Public art has become synonymous with Chicago’s Pilsen neighborhood. A new mural on 18th Street is using the medium to preserve the community’s history, and to memorialize dozens of its residents.
The starry cast of Aaron Sorkin’s 1960s courtroom drama took the top prize Sunday at a virtual Screen Actors Guild Awards where actors of color, for the first time, swept the individual film awards.
Loyola University Chicago’s NCAA run has put the Ramblers in the national spotlight once again. We remember the 1963 championship team.
Two more investors have stepped forward in a last-ditch effort to prevent hedge fund Alden Global Capital from taking control of Tribune Publishing, which owns the Chicago Tribune and eight other newspapers. We discuss the latest developments.
A piece of Civil War history is being restored in one of Chicago’s most well-known public buildings. But what was it doing there in the first place? Geoffrey Baer has the answer.
With a pair of giant steel arms jutting from its frame and a nearly all-glass exterior, Galewood’s “Miracle House” looks as futuristic in 2021 as it did when it was built in 1954. And it has an origin story as quirky as its appearance.
The ordinance drew fierce opposition from cultural and preservation groups and those working to turn the homes of civil rights icon Emmett Till and blues legend Muddy Waters into museums, who said it could block their efforts.
Mayor Lori Lightfoot says that a proposal requiring museums to get special permission from city officials before opening in residential neighborhoods is “highly problematic.” Her criticism makes it unlikely that the measure, which has drawn fierce opposition, will advance this week.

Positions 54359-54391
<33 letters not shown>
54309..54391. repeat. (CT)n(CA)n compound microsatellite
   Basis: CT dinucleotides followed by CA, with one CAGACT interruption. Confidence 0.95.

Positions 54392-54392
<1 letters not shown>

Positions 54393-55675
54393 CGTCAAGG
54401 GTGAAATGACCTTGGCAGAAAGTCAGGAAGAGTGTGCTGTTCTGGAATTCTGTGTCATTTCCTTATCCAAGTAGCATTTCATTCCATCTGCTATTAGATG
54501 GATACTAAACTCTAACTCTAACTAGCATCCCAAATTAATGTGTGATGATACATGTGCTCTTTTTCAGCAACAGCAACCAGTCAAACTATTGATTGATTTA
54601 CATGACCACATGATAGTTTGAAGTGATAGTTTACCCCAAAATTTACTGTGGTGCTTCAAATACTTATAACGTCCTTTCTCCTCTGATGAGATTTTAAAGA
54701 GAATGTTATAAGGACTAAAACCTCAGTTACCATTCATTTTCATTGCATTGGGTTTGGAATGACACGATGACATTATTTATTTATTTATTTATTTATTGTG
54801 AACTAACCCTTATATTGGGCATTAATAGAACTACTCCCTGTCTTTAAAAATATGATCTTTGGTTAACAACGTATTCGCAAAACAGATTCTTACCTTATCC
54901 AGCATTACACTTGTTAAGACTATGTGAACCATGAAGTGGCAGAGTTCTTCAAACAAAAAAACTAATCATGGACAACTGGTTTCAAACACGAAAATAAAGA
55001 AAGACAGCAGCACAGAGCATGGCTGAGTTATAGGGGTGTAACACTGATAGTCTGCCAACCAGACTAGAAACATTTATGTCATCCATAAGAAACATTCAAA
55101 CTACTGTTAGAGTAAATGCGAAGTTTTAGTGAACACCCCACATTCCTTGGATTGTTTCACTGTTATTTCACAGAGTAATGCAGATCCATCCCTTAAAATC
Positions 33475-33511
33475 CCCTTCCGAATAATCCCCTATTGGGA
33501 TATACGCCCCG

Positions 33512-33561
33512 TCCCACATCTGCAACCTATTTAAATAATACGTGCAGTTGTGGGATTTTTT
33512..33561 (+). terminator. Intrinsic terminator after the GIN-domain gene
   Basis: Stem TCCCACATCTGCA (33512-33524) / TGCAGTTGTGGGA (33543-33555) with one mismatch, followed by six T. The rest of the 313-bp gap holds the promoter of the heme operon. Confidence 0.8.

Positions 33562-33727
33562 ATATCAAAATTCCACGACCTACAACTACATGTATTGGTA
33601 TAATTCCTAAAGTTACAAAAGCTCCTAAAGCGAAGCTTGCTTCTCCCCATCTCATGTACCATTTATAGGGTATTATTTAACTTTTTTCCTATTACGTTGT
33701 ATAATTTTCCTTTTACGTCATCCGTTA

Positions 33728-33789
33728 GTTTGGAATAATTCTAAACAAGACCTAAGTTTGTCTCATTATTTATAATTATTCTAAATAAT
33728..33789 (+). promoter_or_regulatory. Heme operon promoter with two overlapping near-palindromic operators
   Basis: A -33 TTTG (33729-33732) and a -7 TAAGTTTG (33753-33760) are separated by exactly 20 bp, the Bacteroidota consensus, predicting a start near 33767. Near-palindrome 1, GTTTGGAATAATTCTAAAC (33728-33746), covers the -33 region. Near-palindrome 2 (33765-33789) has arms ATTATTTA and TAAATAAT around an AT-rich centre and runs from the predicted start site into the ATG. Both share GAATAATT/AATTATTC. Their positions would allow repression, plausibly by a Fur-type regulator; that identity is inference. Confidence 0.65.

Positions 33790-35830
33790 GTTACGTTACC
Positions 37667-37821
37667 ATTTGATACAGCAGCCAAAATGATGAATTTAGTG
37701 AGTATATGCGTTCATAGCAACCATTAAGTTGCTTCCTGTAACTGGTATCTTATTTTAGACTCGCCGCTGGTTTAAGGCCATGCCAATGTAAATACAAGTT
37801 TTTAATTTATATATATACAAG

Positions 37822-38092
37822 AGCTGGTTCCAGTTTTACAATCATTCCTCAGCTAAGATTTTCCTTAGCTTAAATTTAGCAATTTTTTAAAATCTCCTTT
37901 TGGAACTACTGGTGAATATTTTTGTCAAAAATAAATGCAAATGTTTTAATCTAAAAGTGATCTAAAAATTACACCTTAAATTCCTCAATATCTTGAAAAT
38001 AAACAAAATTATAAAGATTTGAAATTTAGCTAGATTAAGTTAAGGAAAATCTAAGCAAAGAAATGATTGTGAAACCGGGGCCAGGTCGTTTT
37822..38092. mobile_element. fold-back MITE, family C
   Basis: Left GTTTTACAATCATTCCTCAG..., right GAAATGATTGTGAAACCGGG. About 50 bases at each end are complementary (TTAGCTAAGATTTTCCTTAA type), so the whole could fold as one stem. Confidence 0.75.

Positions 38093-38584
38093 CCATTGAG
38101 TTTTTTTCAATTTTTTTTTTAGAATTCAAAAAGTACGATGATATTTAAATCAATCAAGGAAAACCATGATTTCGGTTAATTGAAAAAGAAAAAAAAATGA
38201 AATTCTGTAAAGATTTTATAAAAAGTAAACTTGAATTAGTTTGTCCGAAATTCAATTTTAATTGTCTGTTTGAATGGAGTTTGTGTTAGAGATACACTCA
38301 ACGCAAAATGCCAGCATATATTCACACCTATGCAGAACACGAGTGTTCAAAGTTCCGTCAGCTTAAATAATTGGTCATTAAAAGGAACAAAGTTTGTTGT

A year after the coronavirus swept Chicago and upended life as Chicagoans knew it, Mayor Lori Lightfoot said the city is poised to recover after one of the most difficult years in its history, and she is optimistic that there will be an ample vaccine supply in the city in April and May.
Chicago’s old passenger railroad stations for decades acted as the city’s front door, where people from all over the country arrived seeking out a better life – or just the thrills of the big city. Geoffrey Baer takes us back to the golden age of rail travel.
A new exhibit at the Elmhurst Art Museum is using photography to explore Chicago’s fair housing history and features rare color photos of Martin Luther King Jr. during the Chicago Freedom Movement.
Tuesday’s weather was one for the record books, with the mercury at O’Hare hitting 69 degrees, tying the highest temperature for March 9 set back in 1974, according to the National Weather Service.
Dr. Lester Fisher has led a remarkable life, from taking care of Gen. George Patton’s bulldog Willie during his service in World War II to a more than four-decade association with Lincoln Park Zoo, where he started out as a part-time veterinarian.
A Chicago-based community organization established more than 100 years ago serves more than 7,000 people annually, but the story of its founder has largely been erased.
In this recently rediscovered interview, the Grammy Award-winning actor talks with “Our People” host Jim Tilmon about how media representations affect popular perceptions.